Saturday, March 19, 2011

Costume of the villages of Sosnytsia [Sosnica] and Torki, Halychyna, Ukraine





Hello all. 
I wrote this article a while ago, but I have found new material that I would like to share with you. Most of these images are from the artwork of O. L. Kul'chytska, who is well known for her work in Ukrainian Costume. This costume is recorded as being from the villages of Sosnytsia or Sosnica, and Torki. Sosnytsia is about 12 km north and slightly east of Peremyshl or Przemysl, while Torki is about 5 km east and a little north of  Peremyshl. They seem to be variants of the same costume. This is an area of mixed Ukrainian-Polish settlement. Here is the image of the first, drawn in 1930 in Sosnytsia.
Kyl'chystka gives a very short description: "Woman's festal costume. Long coat of blue factory-made cloth with red lapels, with wide woolen belt; headress constists of 'peremitka' tied in a 'chub'. Embroidery pattens of 'peremitka'. Village of Sosnitsa near Przemysl."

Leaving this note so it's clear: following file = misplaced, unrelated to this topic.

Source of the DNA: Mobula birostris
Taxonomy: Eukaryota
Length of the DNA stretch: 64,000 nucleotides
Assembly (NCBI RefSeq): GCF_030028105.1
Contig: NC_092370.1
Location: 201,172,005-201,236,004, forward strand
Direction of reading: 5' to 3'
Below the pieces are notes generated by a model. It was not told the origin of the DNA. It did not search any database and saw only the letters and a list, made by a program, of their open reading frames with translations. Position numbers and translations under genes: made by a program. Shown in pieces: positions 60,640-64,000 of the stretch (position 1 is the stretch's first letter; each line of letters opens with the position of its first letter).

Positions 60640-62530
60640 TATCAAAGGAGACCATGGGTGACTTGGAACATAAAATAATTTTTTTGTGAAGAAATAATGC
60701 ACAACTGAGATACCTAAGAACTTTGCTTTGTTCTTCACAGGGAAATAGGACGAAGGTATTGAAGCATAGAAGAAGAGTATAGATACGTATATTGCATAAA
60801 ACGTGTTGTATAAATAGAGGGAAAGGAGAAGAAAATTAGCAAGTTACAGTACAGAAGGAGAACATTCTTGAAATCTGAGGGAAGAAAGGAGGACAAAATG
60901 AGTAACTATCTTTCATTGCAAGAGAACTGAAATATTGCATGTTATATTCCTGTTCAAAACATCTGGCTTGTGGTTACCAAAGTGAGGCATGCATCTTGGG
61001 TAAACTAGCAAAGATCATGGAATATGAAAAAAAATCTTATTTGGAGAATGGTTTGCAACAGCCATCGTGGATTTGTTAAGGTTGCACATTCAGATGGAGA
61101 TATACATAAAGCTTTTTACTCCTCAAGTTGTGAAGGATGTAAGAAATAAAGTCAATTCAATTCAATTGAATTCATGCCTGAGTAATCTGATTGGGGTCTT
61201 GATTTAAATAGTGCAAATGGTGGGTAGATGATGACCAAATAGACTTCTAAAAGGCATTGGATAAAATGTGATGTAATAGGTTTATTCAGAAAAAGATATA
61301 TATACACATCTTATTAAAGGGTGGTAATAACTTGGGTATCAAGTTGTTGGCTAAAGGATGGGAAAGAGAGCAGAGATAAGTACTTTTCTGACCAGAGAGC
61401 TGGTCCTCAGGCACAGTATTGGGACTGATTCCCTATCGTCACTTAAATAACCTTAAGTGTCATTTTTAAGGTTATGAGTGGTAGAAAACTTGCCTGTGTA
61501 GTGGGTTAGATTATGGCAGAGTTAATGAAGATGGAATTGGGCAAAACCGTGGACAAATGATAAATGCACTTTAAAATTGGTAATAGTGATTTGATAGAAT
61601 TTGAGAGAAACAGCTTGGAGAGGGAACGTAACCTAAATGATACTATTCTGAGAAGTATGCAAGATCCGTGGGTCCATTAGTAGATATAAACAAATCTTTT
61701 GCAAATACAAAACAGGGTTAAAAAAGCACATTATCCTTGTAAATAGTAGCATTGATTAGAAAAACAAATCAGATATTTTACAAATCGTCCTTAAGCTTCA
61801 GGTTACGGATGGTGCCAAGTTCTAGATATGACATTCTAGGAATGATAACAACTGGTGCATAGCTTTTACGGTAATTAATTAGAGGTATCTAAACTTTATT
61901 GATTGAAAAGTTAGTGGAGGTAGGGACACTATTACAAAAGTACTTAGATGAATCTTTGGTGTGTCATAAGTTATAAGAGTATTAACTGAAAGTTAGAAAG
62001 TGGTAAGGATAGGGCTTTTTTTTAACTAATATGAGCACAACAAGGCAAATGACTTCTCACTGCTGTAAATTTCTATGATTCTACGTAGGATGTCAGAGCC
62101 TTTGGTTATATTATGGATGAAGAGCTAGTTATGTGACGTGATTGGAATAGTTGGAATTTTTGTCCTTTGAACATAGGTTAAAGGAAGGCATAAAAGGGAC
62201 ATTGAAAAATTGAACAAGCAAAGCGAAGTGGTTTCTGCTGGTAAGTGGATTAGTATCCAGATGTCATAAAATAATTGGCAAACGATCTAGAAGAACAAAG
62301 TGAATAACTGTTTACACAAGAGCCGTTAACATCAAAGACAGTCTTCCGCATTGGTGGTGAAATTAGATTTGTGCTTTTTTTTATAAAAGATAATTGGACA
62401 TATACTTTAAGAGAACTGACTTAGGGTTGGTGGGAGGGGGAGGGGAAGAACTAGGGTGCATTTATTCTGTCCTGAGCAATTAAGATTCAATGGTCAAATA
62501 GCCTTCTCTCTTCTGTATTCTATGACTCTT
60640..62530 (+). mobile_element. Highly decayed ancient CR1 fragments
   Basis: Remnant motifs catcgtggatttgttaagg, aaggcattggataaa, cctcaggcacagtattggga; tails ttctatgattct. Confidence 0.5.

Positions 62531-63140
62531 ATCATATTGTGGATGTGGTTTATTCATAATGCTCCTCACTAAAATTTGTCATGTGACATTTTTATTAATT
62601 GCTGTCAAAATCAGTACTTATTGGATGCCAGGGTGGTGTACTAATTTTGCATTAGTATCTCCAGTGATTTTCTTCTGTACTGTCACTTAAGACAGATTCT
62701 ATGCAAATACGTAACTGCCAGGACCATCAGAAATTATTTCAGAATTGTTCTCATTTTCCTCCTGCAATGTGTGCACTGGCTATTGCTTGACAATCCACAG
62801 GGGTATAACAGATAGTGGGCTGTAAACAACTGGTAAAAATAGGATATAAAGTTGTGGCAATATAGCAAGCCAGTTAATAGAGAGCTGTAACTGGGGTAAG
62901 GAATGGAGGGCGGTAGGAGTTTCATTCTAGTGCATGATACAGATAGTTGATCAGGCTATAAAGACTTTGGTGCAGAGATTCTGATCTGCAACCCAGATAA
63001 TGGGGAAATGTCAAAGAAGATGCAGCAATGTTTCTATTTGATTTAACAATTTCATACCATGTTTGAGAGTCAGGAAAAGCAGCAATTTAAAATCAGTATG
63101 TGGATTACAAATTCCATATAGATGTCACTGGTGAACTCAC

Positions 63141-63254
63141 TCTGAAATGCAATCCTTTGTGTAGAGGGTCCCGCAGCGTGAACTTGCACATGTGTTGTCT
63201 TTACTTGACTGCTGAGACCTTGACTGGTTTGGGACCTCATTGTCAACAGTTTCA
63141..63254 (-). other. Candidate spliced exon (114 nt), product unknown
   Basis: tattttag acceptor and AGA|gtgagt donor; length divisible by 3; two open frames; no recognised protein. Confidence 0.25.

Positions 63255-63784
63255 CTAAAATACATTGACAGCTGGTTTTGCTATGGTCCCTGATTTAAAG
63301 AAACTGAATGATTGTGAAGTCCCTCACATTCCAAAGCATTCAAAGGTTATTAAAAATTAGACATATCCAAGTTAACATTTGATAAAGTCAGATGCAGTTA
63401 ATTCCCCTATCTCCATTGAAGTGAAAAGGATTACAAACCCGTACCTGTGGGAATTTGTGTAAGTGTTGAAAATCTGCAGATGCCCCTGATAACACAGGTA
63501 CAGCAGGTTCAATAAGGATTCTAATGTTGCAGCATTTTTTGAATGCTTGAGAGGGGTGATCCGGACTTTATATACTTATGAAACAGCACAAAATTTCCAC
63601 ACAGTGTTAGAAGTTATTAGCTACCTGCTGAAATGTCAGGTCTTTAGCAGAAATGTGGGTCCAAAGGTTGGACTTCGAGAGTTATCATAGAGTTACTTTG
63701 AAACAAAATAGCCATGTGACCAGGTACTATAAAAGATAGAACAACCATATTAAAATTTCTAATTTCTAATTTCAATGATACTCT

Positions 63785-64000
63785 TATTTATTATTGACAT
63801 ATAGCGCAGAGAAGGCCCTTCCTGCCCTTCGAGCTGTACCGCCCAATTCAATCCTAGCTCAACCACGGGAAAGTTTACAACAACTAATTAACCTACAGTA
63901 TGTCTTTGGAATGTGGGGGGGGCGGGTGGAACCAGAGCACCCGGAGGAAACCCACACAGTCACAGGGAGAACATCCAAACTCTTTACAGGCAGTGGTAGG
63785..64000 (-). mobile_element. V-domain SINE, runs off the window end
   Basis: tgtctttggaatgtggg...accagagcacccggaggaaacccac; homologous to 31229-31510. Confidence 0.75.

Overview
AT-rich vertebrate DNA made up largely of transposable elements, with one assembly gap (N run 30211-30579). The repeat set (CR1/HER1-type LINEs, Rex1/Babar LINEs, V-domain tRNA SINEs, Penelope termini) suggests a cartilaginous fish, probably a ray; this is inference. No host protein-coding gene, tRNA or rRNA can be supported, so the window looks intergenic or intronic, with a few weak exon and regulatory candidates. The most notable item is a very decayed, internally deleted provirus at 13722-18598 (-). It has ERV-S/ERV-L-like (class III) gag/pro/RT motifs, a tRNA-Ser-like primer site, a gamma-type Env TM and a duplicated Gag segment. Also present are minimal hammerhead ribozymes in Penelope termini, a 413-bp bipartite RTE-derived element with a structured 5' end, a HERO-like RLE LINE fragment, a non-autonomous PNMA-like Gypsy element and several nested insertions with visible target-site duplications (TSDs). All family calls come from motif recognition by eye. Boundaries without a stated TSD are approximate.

At first glance, i must say it doesn't look very Ukrainian, but on the other hand, it doesn't look very Polish either. I might guess that there was Tatar influence, but i have no idea if there was a Tatar colony in the area. It is very common to find an image of a costume listed in some literature, only to find that the image consists of a person in an overcoat. It would seem that people went around much of the time with their coats on, to be completely dressed. The coat is typical of the area, so are the boots and the sash over the coat. I can see a turned down collar with embroidery, also typical. There seems to be a floral apron over a white skirt, or possibly the bottom edge of the chemise is showing, although this is not as common in this area. There also seems to be a sort of vest/bodice of a floral material, which in this area was called leibek or kamizolia. Then there is the headcloth. the headcloth itself is a common garment in this area, being very old and found in various forms from Lithuania down to Romania. What is unusual is that it is tied in a knot on top of the head, with fringe waving about and looking like a turban. This knot is referred to as the 'chub' [pronounced choob]. Ms. Kul'chyts'ka drew the embroidery on a couple of the headcloths: